“It’s not a tobacco product, it’s a technology product … and this is stigmatizing people who use the product it sends the wrong message to the public,” she said. “It’s interesting that the city would rush to regulate something as if it’s tobacco when the FDA is still thoughtfully considering the issue. The city is deciding they have more information than the FDA, when the FDA has been looking at it for years.”

Medical marijuana advocates have also expressed concern. Dale Gieringer, director of the California chapter of the National Organization for the Reform of Marijuana Laws, said in a written statement that the legislation will hurt medical cannabis patients who “have no alternative but to vaporize because of the city’s stringent antismoking laws.” He said studies sponsored by NORML have “demonstrated that vaporizers are an effective harm reduction technology, effectively eliminating the respiratory toxins in marijuana smoke and posing zero secondhand smoke hazards.”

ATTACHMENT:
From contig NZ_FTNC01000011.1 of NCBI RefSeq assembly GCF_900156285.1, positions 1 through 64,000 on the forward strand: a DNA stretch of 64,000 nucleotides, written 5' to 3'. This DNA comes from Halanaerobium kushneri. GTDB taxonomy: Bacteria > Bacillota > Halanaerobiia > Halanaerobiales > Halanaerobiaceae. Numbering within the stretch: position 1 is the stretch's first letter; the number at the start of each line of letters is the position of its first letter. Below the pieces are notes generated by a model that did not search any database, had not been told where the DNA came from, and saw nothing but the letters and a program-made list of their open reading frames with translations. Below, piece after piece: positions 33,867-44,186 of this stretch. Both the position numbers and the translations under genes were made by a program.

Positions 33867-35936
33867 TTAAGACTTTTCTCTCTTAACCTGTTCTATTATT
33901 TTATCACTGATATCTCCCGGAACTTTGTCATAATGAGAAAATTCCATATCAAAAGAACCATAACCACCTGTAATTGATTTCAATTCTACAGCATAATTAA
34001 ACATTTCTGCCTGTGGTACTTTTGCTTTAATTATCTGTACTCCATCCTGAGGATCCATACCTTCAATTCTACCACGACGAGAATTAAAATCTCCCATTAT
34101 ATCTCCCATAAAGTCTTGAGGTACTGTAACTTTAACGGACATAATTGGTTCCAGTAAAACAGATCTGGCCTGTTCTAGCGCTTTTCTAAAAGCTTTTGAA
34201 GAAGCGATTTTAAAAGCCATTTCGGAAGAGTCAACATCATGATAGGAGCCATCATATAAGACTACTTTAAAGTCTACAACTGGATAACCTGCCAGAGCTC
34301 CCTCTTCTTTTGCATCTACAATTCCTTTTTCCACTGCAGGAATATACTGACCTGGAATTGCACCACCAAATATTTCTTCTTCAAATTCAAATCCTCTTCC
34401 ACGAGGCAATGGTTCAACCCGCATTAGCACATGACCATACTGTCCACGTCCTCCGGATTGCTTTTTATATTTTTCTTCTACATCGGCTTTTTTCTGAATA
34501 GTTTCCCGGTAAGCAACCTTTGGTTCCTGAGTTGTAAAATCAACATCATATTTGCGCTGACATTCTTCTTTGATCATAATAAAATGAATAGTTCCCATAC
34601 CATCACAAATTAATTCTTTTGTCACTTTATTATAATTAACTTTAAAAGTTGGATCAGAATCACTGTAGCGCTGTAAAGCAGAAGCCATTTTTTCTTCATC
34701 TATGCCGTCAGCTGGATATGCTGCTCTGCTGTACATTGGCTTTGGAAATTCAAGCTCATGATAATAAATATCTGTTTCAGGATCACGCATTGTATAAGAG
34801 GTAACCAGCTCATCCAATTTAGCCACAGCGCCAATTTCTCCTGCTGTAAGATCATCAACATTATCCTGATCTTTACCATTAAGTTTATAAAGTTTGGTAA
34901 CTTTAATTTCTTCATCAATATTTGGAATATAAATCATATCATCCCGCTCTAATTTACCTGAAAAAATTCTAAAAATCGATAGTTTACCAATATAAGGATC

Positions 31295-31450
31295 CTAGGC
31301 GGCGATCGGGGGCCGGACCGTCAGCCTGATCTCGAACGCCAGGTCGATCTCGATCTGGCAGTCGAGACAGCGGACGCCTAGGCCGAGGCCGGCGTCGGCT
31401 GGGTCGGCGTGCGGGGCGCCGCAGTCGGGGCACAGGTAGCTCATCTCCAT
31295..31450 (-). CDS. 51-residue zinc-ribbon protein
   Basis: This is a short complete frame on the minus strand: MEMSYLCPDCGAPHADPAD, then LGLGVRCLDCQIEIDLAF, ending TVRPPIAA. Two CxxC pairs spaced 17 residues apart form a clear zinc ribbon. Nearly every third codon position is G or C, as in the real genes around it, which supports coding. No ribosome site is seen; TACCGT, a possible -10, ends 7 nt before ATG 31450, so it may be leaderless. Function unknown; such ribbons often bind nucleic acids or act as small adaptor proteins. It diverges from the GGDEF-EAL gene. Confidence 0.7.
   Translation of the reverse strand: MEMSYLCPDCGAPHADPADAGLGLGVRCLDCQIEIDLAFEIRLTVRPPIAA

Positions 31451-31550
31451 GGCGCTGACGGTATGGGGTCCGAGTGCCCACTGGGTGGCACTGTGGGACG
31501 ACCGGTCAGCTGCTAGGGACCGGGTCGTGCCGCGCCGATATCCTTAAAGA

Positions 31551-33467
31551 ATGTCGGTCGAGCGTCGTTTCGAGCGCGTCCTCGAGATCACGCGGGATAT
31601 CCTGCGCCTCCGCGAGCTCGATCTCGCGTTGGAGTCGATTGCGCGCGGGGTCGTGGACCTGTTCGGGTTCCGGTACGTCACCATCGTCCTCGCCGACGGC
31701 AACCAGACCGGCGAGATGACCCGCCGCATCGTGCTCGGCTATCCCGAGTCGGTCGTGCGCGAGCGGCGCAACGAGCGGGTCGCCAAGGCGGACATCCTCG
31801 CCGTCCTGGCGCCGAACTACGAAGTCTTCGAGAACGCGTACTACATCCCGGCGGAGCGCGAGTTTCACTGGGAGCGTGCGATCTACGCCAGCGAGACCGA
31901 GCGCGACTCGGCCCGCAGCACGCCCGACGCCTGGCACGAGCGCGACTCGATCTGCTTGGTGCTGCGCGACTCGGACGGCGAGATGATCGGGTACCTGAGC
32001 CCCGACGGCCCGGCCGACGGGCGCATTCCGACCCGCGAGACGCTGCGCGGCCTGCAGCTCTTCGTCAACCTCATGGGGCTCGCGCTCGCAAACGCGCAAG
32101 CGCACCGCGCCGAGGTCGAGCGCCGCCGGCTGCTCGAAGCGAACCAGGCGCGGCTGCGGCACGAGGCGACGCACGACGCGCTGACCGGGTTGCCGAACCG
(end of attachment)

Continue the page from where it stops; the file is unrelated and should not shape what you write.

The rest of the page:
Stan Glantz, head of UCSF’s Center for Tobacco Control Research and Education, said the battery operated e cigarettes contain nicotine as well as dangerous chemicals and emit not just vapor but small particles and gases including metals. Just because they are safer than cigarettes doesn’t make them a healthier alternative, he said.

Also Tuesday, Supervisor London Breed introduced legislation she billed as a “comprehensive overhaul” of the city’s graffiti policies. The proposal is supported by a long list of city agencies, including the city attorney’s office, Police Department and Public Works Department.

Under the legislation, the city attorney will be able to pursue civil lawsuits against chronic graffiti offenders, and those repeat scofflaws will be barred from bringing graffiti and etching tools on Muni or into public parks. The proposal will also streamline the city’s evidence collecting system using the 311 phone app. Breed said it could save San Franciscans millions of dollars a year.

Marisa Lagos is a San Francisco Chronicle staff writer. E mail mlagos Twitter mlagos

Why nyc banned e-cigarettes in public places –